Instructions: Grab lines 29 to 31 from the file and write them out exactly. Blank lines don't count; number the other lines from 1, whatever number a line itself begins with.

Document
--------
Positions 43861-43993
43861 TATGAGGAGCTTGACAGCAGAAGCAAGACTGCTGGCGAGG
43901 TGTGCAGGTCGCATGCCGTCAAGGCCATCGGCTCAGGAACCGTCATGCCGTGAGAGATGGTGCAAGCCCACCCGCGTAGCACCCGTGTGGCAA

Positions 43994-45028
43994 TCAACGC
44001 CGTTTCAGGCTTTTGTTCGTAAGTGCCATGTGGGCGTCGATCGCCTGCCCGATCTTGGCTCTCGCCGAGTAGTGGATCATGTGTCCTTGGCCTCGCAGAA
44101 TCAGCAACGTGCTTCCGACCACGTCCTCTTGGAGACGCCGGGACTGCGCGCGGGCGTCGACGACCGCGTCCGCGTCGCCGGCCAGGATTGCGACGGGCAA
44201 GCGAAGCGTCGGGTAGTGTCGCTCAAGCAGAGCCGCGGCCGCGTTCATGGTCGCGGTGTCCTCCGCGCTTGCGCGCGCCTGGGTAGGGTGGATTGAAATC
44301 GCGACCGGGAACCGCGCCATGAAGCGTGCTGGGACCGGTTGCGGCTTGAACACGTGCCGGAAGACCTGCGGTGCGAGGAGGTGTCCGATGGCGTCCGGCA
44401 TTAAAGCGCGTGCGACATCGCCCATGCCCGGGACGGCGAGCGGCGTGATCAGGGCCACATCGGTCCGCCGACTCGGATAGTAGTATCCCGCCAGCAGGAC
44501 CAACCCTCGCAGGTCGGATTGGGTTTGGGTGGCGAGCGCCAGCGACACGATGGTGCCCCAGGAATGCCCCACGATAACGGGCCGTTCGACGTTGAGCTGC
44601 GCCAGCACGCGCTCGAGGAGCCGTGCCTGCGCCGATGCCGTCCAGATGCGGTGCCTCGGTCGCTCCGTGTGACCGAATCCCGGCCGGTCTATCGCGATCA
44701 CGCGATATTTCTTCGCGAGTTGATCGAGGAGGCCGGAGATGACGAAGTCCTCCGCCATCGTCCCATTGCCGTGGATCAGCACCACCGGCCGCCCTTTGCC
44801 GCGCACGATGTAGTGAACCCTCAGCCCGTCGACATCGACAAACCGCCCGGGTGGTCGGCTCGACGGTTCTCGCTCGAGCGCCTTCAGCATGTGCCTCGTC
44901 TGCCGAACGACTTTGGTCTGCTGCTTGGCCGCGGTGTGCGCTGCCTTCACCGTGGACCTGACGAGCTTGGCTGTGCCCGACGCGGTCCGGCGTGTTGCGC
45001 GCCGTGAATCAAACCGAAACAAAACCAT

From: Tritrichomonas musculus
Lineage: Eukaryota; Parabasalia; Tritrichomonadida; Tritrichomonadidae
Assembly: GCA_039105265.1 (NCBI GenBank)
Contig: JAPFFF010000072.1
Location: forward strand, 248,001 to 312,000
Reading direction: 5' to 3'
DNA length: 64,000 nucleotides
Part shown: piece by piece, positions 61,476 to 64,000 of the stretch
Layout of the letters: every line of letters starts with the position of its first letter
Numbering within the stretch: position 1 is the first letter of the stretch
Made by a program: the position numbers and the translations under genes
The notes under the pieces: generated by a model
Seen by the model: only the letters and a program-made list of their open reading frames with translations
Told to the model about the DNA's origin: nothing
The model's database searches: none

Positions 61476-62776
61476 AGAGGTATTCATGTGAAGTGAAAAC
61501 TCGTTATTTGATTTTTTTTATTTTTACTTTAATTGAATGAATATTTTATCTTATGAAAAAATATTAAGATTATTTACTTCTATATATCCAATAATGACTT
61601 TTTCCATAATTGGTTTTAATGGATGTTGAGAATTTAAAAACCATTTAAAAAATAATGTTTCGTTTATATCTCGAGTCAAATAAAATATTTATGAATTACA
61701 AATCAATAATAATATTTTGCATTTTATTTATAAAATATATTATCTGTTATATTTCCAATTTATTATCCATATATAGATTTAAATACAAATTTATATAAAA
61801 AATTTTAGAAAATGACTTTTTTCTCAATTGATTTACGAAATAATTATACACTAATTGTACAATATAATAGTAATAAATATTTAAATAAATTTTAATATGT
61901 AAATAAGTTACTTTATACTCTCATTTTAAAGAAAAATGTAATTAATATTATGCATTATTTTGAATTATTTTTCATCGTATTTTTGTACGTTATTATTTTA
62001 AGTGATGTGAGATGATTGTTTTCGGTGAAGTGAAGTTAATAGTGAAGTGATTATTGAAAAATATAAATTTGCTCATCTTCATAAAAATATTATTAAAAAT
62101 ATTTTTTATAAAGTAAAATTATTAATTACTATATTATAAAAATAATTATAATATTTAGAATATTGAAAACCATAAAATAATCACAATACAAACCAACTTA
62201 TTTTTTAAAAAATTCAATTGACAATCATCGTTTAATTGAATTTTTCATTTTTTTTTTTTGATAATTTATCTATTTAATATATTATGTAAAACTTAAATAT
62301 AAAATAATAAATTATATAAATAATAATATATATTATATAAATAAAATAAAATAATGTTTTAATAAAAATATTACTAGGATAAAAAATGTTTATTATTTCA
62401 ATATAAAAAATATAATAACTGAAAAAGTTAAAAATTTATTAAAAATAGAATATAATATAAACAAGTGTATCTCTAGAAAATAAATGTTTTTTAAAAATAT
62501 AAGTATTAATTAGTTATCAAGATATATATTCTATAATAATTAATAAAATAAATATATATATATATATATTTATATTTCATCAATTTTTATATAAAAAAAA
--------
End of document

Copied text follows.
Seen by the model: only the letters and a program-made list of their open reading frames with translations
Told to the model about the DNA's origin: nothing
The model's database searches: none